Duncan Taylor loses Loch Ness trademark spat
Aberdeenshire-based whisky producer Duncan Taylor has lost a trademark battle against gin and absinthe maker Loch Ness Spirits over the use of the famous Scottish loch’s name.
Lorien and Kevin Cameron-Ross founded Loch Ness Spirits in 2015
Scotch whisky producer Duncan Taylor filed an application to invalidate six trademarks registered by Inverness-based Loch Ness Spirits on 18 November 2018.
The six marks are: Loch Ness Gin, Loch Ness Vodka, Loch Ness Rum, Loch Ness Whisky and Loch Ness Spirits, as well as a Loch Ness Spirits logo.
As outlined in the UK Intellectual Property Office’s (IPO) decision, Duncan Taylor argued that one of the first brands it launched was called Loch Ness Whisky, which came to market through its subsidiary, The Original Loch Ness Whisky Company.
In addition, Duncan Taylor said it had moved away from brokering casks of whisky to “focus on the production and marketing” of its brands. As such, it believes that the marks give a “misrepresentation” that Loch Ness Spirits is associated with Duncan Taylor.
Duncan Taylor’s chairman Euan Shand, who is also a director of The Original Loch Ness Whisky Company, said the ‘Loch Ness’ trademark has been in “continuous use” since 2008 and is applied to goods by the sister firm under an implied license.
However, evidence indicates that The Original Loch Ness Whisky Company filed dormant company accounts between 2009 and 2016.
In its defence, Loch Ness Spirits said that Loch Ness is a “well-known place in Scotland” and that the country is associated with spirits production, in particular whisky. It also said the term relates to its geographical origin rather than its use in spirits.
The gin and absinthe producer also said it mainly uses the mark for its association to the iconic monstrous sea creature, rather than the words ‘Loch Ness’.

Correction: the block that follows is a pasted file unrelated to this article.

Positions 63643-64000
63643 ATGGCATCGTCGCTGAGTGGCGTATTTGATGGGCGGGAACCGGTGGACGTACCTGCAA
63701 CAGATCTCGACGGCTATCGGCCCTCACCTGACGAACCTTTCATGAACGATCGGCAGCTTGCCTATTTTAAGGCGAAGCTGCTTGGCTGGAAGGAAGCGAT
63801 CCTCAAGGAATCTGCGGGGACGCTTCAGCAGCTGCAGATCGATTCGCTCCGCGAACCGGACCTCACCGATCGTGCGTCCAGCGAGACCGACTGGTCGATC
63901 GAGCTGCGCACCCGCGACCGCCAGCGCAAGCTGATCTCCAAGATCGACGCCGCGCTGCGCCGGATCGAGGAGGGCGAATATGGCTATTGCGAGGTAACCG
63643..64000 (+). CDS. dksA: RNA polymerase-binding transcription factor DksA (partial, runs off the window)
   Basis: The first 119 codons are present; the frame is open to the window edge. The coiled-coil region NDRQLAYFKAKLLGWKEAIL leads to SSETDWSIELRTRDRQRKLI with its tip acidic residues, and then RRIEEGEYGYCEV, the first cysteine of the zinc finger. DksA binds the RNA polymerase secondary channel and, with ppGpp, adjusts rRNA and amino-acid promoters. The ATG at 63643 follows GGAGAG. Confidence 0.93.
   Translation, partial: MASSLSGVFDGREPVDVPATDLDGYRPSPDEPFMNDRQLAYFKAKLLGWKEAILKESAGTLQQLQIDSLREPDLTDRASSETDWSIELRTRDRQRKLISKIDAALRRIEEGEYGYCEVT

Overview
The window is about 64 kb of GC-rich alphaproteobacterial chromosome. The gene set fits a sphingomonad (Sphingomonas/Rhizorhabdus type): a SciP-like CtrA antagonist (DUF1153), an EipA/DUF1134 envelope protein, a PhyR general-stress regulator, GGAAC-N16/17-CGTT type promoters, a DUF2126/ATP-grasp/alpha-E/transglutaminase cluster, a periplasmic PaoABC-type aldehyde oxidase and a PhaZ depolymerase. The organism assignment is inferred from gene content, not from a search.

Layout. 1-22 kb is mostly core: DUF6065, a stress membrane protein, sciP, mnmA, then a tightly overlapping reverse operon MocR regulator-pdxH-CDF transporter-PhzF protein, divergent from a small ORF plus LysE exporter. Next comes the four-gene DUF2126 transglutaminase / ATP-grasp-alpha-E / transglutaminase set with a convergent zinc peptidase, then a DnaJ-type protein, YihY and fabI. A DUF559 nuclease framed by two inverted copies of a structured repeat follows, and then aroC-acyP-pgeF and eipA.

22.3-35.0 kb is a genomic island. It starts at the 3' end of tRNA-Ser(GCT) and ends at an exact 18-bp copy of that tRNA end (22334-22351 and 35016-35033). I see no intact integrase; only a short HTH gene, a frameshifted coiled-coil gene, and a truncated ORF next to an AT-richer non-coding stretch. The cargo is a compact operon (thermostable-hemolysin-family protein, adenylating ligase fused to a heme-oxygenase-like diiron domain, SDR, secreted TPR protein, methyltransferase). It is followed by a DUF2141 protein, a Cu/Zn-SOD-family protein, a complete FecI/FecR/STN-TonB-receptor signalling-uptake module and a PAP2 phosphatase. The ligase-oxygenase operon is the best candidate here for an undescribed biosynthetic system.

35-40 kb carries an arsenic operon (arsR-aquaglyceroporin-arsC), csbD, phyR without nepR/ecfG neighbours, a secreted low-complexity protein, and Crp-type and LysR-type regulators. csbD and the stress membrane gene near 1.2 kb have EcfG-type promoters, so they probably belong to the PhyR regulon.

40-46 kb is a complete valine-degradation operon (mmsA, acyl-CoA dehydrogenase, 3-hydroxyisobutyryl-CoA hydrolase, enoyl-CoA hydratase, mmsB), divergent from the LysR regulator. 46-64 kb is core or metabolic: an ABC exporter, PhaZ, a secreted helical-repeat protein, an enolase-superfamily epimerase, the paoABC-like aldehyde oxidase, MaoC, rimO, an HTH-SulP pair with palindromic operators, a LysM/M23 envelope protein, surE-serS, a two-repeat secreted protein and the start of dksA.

Lorien and Kevin Cameron-Ross, a doctor and retired detective, founded the Loch Ness Spirits company in 2015. The firm released what it claims is Scotland’s first absinthe blanche last year.
Lorien Cameron-Ross chose to use the name because her family have lived on the banks of Loch Ness for more than 500 years and the distillery is located there.
The IPO rejected Duncan Taylor’s submission that it had been marketing Loch Ness Whisky under The Original Loch Ness Whisky Company since 2008.
The only evidence that claimed Duncan Taylor produces Loch Ness Whisky was in an extract from a spirits retailer’s website from 2019.
Furthermore, the IPO said that Duncan Taylor “did not start selling goods to the public until July 2016, by which time applications to register four of the six contested marks had been filed”.
The IPO also said that Duncan Taylor’s UK sales of Loch Ness Whisky were “small scale”. It read: “Over the two years 2013 and 2014, there were only 29 sales to 12 UK locations amounting to a total of £3,460 worth of whisky. And sales appear to have reduced further after that.”
In its decision, Duncan Taylor was ordered to pay Loch Ness Spirits £3,200 (US$4,170).
Lorien Cameron-Ross, co-owner and founder of Loch Ness Spirits, said: “We are a fledgling company and the diversion of our time, energy and resources to fight this case has been very detrimental to us.
“When you are such a tiny organisation, spending time on one task means others are not being attended to. This case has been the difference between us making a profit and not even breaking even. Personally, we feel a bit bruised and battered but very relieved the judgement has been made in our favour. We anticipate moving forward in 2020.
“We want to continue creating top quality products that are authentic and protect our provenance and heritage. We are the only distillery on Loch Ness and we, and our community, are fiercely proud of this. We plan to continue showcasing the excellence that the Scotland food and drink sector has to offer, on a world stage.”
In a statement, Duncan Taylor Scotch Whisky said: “On the advice of counsel, and an impending appeal, we cannot comment further at this time.”